‘Sejanus,’ I replied as we walked away. ‘Hastur Sejanus.’


Fingol23 - January 14, 2011 06:01 PM (GMT)
I love the ending Ahriman.

ShroudFilm - January 14, 2011 06:47 PM (GMT)
A very nice touch, indeed. I'd love to see some kind of timeline for all the TGC fan fiction we've ever had, and see where it all fits... there'd be a lot around Istvaan, I'm sure - it really seemed to capture people's imagination, for precisely this reason.

Hero of Istvaan - January 14, 2011 10:12 PM (GMT)
nice one Ahriman! The ending is indeed a very nice touch ;)

ahriman - January 14, 2011 11:01 PM (GMT)
I do quite like being first, gets it out of the way so i can see what changes have been made and then read everyone else's afterwards.

Cheers for the comments as well, glad people like the piece.

Ilmarinen - January 14, 2011 11:09 PM (GMT)
Great story - write some more! :D

Arden Fell - January 15, 2011 12:00 AM (GMT)
Brilliant first entry.

Now the depression starts to kick in as I read the other 43.

Glorious torture for the next few months.

Why do i do this to myself. :rolleyes:

Cyrox - January 15, 2011 12:55 AM (GMT)
A great first entry - nice story! :)

Yvraith - January 15, 2011 09:36 AM (GMT)
Very nicely done Ahriman.
It really captures the feeling of both sides at that time.

I really liked the descriptive intro, it had me hooked straight away. :D

IngoPech - January 15, 2011 05:11 PM (GMT)
And Ahriman has kicked the bar right up into the rafters... ;)

Yvraith has already summed it up well. I was taken by pretty much the same things.

Well done mate, I thoroughly enjoyed that one!!

Einarr - January 15, 2011 07:07 PM (GMT)
Lovely story you wrote there mate, trully brilliant stuff!
I will have to second Yvraith's comment that the story really captures the feeling of both sides at the time!

eFTy - January 16, 2011 10:58 PM (GMT)
Loved the intro, great pacing, perfectly satisfactory ending. Good job Ahriman! :)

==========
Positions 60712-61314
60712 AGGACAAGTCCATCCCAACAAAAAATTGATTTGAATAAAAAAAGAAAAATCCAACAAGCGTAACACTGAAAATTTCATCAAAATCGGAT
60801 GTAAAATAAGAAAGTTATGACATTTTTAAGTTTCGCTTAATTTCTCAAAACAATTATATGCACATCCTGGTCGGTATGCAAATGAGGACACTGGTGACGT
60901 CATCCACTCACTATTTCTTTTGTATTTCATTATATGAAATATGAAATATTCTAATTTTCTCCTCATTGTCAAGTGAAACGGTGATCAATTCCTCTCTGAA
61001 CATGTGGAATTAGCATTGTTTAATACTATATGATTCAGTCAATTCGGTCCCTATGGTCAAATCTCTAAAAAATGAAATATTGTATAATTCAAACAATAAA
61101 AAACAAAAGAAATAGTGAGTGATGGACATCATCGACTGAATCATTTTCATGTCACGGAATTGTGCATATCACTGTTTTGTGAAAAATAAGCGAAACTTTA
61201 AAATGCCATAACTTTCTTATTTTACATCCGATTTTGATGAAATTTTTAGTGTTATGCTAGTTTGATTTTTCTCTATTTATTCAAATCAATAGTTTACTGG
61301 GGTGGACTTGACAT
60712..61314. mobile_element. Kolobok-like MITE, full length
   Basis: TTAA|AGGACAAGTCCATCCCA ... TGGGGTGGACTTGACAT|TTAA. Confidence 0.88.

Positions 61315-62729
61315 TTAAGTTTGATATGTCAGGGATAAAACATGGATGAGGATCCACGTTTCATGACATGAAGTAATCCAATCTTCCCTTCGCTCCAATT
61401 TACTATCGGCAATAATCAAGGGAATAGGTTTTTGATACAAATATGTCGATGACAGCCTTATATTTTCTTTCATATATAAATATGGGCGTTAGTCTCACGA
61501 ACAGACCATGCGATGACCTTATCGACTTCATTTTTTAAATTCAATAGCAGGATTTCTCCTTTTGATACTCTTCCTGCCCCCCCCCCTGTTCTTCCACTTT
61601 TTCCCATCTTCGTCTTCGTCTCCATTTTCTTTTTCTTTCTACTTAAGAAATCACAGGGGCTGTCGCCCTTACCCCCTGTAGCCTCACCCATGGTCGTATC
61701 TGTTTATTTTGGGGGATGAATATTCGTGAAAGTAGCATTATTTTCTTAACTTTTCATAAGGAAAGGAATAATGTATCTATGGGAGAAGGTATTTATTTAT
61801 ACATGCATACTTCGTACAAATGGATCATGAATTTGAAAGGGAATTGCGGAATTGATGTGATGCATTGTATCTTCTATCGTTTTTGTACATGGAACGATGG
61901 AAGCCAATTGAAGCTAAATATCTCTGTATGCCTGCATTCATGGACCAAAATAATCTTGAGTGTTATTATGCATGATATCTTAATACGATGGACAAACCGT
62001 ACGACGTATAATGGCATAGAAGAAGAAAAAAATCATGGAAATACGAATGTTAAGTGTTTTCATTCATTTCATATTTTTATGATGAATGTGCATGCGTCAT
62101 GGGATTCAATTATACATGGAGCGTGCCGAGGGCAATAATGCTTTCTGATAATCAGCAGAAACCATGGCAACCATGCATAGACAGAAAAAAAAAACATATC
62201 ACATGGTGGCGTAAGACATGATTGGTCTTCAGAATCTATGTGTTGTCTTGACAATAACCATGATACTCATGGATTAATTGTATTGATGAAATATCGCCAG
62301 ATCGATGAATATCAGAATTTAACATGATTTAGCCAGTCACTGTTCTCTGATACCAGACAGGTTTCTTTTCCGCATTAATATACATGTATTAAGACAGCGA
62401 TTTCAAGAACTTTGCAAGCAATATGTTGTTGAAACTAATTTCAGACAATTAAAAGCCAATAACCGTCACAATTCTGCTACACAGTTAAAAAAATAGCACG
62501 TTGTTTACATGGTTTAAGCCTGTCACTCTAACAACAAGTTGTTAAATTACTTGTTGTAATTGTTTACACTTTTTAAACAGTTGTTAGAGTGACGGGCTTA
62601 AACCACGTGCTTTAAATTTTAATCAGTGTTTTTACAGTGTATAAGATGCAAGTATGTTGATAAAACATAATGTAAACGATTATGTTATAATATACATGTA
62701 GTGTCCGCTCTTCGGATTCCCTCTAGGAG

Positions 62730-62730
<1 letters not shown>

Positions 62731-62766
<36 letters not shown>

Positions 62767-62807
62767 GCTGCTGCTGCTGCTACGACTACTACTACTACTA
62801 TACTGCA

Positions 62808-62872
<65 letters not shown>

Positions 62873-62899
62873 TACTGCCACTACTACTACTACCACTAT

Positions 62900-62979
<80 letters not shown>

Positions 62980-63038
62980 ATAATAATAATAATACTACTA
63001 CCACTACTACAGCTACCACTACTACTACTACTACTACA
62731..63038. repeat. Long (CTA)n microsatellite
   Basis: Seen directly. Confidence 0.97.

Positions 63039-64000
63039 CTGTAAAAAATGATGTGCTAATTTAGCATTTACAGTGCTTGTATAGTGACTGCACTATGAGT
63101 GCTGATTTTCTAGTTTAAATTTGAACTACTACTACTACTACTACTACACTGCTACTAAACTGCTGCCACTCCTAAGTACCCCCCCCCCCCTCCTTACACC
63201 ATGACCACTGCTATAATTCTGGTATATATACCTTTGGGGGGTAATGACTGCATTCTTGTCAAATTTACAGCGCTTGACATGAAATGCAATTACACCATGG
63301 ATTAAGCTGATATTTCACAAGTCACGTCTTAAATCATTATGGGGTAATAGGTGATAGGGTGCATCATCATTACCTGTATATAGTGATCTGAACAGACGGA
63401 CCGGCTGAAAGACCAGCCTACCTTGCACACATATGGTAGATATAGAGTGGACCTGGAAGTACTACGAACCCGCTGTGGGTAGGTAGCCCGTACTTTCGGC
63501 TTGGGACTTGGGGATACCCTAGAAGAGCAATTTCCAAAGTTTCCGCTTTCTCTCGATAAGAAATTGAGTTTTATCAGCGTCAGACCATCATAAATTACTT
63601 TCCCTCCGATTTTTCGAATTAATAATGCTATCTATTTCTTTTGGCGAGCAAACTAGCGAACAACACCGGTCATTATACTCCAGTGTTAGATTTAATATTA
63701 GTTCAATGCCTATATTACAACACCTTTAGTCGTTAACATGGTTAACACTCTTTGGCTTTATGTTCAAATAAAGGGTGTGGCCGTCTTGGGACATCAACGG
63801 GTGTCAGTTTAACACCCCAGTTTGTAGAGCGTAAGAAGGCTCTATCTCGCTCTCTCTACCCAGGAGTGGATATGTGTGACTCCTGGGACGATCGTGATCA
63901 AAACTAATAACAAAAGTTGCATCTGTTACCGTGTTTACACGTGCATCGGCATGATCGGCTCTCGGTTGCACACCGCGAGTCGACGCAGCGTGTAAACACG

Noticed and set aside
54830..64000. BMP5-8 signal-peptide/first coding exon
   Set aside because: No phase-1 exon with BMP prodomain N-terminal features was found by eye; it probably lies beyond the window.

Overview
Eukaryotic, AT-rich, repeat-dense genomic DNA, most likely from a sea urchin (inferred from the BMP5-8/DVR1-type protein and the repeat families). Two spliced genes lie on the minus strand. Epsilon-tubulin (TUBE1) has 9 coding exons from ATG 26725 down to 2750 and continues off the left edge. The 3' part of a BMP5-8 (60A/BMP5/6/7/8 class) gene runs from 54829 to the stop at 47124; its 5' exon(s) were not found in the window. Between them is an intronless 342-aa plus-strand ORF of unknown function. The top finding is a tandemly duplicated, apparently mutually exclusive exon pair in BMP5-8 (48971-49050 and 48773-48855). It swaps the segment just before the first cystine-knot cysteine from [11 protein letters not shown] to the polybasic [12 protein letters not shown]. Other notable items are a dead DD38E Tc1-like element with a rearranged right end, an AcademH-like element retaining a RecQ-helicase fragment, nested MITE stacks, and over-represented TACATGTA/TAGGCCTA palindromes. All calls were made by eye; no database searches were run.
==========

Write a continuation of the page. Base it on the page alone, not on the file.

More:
Bjorn - January 17, 2011 10:34 AM (GMT)
Great story mate. The whole story captured the feeling of the Istvann III war, but the ending was just brilliant!

Tim the Corsair - January 17, 2011 01:24 PM (GMT)
Brilliant story mate, set the bar high indeed.

ahriman - January 17, 2011 03:54 PM (GMT)
Thanks again guys.

I was wondering whether anyone had any criticism of the piece or specific points could they PM me as I wish to become an author and need all the help I can get. Don't know if I'm being to prude asking for that but there we are...

ShroudFilm - January 17, 2011 04:46 PM (GMT)
Speaking as Black Library's Submissions Editor, so much of the fiction in this year's contest is of tip-top quality. Ahriman's story is a perfect example - it fits snugly within the canon, it doesn't contradict other established work, and it is very well written.

Prose like this would be well received in the BL open submissions window, were it not Horus Heresy-specific! We have some really talented writers here at TGC, and I hope I will be seeing some submissions from you later this year.

EDIT: I have posted up a second story, but it is not Aiwass's entry which was next in line - we are still waiting on some clarification from the editor on her amendments, but rather than hold up the previews I have posted Apologist's awesome 'Recruitment Drive' instead!

Enjoy! :)

Fingol23 - January 17, 2011 05:36 PM (GMT)
Nice, you really get a good sense of Jean's emotions.

Bjorn - January 17, 2011 06:07 PM (GMT)
Brilliant story Apologist! Really nice dialogs and tons of laughs in the end!

PS.: PeeDee-Effers: How awesome and hilarious is that? :lol:

Ilmarinen - January 17, 2011 06:10 PM (GMT)
Fantastic story Apologist! :D

ahriman - January 17, 2011 07:16 PM (GMT)
Yeah...that story was slightly awesome. Great sense of pace and was just informative enough so that you knew what was going on but no more than the tribesmen knew, and especially not they were needed in desperation to stop Horus. Great ideas and a great piece.